Networking: Mesh networks taking off


CHICAGO, Nov. 21 (UPI) -- Mesh networking -- the innovative wireless technology that delivers broadband content to computers -- is poised for deployment at a rate that may grow tenfold over the next five years, experts tell United Press International's Networking.

A new study, released last week by ABI Research, based in Oyster Bay, N.Y., indicates that much of the increase will come from municipal wireless projects that are increasingly appearing across the country, as local governments try to boost economic development by making high-speed Internet access available to all.


"Mesh network technology, with its ability to deliver real broadband without wires, changes the fundamental economic equation," John Logan, an attorney in private practice in Washington and the former acting chief of the cable services bureau at the Federal Communications Commission, told Networking.

This is so for several reasons, including the lower cost of installation of mesh networks, which use a combination of technologies, Logan said. "When you do not have to do major engineering, dig up the streets, lay large amounts of cable or construct large towers, the investment shift is dramatic," said Logan. "With mesh broadband, you mount a breadbox shaped router on a pole or lamp in under 30 minutes, and can deliver more bandwidth for a fraction of the investment. The price of broadband becomes affordable to the many."


The new study by ABI Research indicates that large Internet service providers will also likely embrace mesh networks. This includes providers like Earthlink, which don't own their own infrastructure to the extent that major carriers like America Online do. Earthlink recently inked a deal with the city of Philadelphia to provide wireless mesh networking capabilities there.

"Ubiquitous access to the Internet is what drove the city of Dayton to consider wireless mesh technologies," said William E. Hill, director of information and technology services for the city of Dayton, Ohio. "By working with HarborLink, a local wireless Internet Service Provider, we have created a public-private partnership that is ushering in a new era of free Internet access for all."

Major networking equipment makers such as Cisco Systems are also moving into the mesh networking market, which may take the technology inside the corporate enterprise. The company recently introduced an array of wireless mesh networking products, including wireless local area networking (WLAN) equipment.

"The market drivers that propelled widespread wireless adoption in the home and enterprise are now spurring a new demand to provide outdoor ubiquitous connectivity by wireless mesh technologies," said Alan S. Cohen, senior director, wireless networking business unit at Cisco Systems.


Consulting firm Accenture Technology Labs has developed a mesh networking case study that goes beyond even these corporate scenarios. The company is utilizing mesh networks to inspect tens of thousands of shipping containers by equipping each box with a sensor that can be monitored over the wireless network.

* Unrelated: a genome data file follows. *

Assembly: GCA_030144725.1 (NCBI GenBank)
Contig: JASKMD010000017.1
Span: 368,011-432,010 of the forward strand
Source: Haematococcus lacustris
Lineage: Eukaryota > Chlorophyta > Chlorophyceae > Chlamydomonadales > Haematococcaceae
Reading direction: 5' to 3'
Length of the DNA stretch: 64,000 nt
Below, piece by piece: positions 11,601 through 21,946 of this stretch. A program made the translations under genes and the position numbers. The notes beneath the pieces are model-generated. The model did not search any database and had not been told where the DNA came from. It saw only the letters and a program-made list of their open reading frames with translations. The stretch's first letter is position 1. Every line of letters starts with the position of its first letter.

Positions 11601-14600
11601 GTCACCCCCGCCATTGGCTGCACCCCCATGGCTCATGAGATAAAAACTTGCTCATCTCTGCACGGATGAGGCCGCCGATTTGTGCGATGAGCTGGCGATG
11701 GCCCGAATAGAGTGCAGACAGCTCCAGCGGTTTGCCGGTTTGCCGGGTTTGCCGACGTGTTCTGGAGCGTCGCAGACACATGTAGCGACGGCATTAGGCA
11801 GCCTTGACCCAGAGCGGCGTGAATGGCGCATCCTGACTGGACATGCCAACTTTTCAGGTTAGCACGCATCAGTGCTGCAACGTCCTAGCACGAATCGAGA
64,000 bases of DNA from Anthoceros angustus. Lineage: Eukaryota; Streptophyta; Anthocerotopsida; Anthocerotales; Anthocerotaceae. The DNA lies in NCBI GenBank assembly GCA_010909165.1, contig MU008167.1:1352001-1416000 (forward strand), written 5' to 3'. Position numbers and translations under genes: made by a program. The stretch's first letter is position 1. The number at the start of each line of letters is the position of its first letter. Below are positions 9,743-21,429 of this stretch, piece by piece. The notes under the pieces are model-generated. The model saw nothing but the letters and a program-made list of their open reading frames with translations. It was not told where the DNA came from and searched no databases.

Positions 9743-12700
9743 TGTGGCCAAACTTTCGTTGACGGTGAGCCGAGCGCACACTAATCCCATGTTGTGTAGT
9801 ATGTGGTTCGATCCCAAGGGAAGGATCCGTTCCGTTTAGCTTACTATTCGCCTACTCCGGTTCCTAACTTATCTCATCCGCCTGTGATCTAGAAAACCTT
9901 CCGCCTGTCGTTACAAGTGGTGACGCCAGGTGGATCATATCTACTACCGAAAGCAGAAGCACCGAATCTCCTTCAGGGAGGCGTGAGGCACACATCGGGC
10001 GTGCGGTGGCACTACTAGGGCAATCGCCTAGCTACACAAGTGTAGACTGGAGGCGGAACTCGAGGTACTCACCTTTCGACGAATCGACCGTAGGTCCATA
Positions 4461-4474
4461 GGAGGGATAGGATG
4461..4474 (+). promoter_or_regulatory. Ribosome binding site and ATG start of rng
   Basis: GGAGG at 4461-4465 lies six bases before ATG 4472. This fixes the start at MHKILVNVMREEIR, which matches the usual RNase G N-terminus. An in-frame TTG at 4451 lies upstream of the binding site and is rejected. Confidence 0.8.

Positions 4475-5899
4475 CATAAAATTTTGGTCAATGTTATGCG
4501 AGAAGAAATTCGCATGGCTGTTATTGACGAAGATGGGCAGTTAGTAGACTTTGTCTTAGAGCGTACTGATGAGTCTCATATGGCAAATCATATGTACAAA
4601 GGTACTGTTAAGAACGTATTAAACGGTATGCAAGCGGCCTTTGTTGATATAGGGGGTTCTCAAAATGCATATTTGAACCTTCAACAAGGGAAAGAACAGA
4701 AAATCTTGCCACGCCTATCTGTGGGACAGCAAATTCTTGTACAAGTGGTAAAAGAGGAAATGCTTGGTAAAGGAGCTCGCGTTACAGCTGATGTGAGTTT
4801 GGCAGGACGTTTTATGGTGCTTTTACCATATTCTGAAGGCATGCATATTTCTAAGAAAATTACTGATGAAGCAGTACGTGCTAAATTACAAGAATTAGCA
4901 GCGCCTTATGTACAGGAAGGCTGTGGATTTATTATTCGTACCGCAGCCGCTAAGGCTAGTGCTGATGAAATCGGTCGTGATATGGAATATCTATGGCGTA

This so-called cargo monitoring is not 100-percent foolproof but is being tested for companies like BP's chemicals unit on rail cars and in laboratory settings too.

Some experts are so excited by mesh networking technology that they are going beyond the predictions of the report by ABI.

"I believe mesh networks will take off in the next six to 12 months," said Avinash Vaidya, president of SIPA, the Silicon Valley Indian Professional Association. "Mesh networking is a disruptive technology and solves the scalability problem."

Vaidya said that he thinks a number of companies will play a "major role" in the market, including Tropos Networks, Aperto Networks and Tzero Technologies. "The technology has already made news," said Vaidya. "It enabled wide-area hot spots that can be expanded on demand, adding more access points."

A leading technology analyst, Kirsten West, principal analyst and chief executive officer of West Technology Research Solutions, LLC, based in Mountain View, Calif., told Networking that mesh networking is the latest phase in the ongoing information age that has been in development for decades.


"We are spending more and more time thinking and less and less time performing physical tasks," said West. "Mesh networking is really the next step in this evolution. The convenience of a mesh network in a home or a business may be sold today as a cost value, but very soon it will be an integral part of society, as the remote control is to the television set."


Gene J. Koprowski is a 2005 Lilly Endowment Award-winner for his columns for United Press International, for whom he covers networking and telecommunications. E-mail: [email protected]

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